The agency then changed the clearance to Dulles International Airport outside Washington before denying the plane landing rights anywhere in the United States, Stern said.

“I have a big, beautiful, giant, humongous Boeing 787 that I can see parked in front of us,” Stern said. “I have crew. I have food.”

Stern said intermediaries in Kabul had obtained permission from the Taliban-run Afghan Civil Aviation Authority for the groups to send a charter flight to retrieve the passengers from Kabul airport.

(Reporting by Jonathan Landay; Editing by Scott Malone, Will Dunham and Stephen Coates)

U.S. completes withdrawal of forces from Afghanistan

(Reuters) -The United States completed the withdrawal of its forces from Afghanistan, the Pentagon said on Monday, after a chaotic evacuation of thousands of Americans and Afghan allies to close out U.S. involvement there after 20 years of conflict.

The operation came to an end before the Tuesday deadline set by President Joe Biden, who has drawn heavy criticism from both Democrats and Republicans for his handling of Afghanistan since the Taliban made rapid advances and took over Kabul earlier this month.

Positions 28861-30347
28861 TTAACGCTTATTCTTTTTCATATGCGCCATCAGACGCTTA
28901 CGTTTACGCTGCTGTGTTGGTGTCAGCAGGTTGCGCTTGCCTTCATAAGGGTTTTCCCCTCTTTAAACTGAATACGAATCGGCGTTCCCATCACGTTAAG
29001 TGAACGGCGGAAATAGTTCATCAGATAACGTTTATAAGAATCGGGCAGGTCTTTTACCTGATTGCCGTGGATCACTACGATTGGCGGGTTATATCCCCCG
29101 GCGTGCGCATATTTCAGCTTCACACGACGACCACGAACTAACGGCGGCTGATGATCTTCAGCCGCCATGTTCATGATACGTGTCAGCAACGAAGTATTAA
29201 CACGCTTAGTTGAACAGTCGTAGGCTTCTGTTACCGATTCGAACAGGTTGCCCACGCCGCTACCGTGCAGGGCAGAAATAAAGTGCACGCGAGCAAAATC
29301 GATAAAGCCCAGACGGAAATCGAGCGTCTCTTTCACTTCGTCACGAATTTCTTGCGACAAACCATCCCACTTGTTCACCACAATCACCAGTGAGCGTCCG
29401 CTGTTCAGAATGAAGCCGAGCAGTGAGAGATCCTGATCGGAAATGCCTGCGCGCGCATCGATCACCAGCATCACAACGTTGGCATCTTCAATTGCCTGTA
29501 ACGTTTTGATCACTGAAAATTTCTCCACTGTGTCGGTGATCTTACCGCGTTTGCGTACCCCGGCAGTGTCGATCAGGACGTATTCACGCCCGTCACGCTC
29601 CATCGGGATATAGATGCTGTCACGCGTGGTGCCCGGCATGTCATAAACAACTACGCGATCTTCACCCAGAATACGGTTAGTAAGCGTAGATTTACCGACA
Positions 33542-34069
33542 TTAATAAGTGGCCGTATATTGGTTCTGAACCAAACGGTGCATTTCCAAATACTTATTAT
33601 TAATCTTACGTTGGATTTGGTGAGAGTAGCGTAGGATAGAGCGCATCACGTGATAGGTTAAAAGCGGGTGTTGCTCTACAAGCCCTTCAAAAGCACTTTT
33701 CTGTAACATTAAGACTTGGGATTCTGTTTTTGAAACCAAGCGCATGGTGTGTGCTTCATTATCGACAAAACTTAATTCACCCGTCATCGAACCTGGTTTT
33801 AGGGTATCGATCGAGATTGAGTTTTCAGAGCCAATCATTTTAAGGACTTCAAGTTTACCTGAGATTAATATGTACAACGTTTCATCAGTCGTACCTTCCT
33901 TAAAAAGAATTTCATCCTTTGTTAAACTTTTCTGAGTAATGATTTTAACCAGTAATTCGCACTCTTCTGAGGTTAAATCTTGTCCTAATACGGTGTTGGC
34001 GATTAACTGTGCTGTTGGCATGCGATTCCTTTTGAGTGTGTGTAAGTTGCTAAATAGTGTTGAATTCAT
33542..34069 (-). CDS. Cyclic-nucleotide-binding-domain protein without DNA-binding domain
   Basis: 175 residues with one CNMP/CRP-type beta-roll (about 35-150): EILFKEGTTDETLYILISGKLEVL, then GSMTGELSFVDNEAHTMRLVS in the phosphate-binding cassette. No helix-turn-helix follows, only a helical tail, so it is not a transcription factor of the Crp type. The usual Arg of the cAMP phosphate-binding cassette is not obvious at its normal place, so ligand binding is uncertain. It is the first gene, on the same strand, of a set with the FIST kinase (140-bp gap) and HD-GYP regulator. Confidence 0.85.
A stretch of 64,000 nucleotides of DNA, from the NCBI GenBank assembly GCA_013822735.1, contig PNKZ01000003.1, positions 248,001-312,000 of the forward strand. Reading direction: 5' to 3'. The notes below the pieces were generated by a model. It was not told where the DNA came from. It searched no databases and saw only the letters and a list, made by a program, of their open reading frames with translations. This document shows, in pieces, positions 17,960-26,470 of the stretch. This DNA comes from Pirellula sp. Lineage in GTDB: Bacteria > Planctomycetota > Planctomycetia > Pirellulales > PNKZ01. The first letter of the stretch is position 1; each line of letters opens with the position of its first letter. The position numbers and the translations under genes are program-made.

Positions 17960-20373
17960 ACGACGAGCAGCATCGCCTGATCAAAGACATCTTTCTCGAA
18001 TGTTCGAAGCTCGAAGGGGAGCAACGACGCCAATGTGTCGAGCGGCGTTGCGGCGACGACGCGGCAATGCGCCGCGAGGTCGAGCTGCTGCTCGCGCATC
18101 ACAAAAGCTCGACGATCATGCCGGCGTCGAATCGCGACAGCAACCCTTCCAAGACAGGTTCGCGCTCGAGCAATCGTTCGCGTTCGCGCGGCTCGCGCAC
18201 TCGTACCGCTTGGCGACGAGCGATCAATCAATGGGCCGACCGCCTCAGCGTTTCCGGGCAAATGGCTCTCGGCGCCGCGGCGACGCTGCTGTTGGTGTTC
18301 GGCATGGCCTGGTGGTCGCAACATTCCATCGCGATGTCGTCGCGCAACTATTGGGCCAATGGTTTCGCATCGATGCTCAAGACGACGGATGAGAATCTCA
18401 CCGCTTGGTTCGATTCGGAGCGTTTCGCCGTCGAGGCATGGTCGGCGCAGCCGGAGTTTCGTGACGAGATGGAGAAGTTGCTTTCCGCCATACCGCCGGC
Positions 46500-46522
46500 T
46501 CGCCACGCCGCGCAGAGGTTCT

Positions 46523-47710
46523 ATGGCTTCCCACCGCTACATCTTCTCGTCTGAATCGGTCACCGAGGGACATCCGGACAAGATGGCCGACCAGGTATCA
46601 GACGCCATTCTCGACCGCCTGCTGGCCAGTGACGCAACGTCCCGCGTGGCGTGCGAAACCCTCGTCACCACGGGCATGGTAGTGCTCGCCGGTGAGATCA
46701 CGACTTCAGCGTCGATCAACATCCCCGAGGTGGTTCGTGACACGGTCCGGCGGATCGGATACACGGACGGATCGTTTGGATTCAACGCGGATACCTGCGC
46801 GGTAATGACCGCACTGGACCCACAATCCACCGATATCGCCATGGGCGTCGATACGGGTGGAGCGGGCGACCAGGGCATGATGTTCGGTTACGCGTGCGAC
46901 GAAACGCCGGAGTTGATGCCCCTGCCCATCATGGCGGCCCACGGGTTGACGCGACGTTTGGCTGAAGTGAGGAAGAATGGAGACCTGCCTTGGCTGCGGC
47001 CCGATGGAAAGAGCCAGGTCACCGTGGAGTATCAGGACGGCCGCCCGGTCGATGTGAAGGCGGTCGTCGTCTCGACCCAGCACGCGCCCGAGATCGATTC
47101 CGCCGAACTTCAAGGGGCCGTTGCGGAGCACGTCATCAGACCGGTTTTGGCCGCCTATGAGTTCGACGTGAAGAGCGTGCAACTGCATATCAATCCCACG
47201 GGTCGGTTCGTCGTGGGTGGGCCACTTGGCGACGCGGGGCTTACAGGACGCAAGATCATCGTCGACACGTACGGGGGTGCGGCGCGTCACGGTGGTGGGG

The withdrawal was announced by General Frank McKenzie, commander of the U.S. Central Command, who said the final flights did not include some of the dozens of Americans who remained behind.

More than 122,000 people have been airlifted out of Kabul since Aug. 14, the day before the Taliban regained control of the country two decades after being removed from power by the U.S.-led invasion in 2001.

The United States and its Western allies scrambled to save citizens of their own countries as well as translators, local embassy staff, civil rights activists, journalists and other Afghans vulnerable to reprisals.

The evacuations became even more perilous when a suicide bomb attack claimed by Islamic State – enemy of both the West and the Taliban – killed 13 U.S. service members and scores of Afghans waiting by the airport gates on Thursday.

Biden promised after the bloody Kabul airport attack to hunt down the people responsible.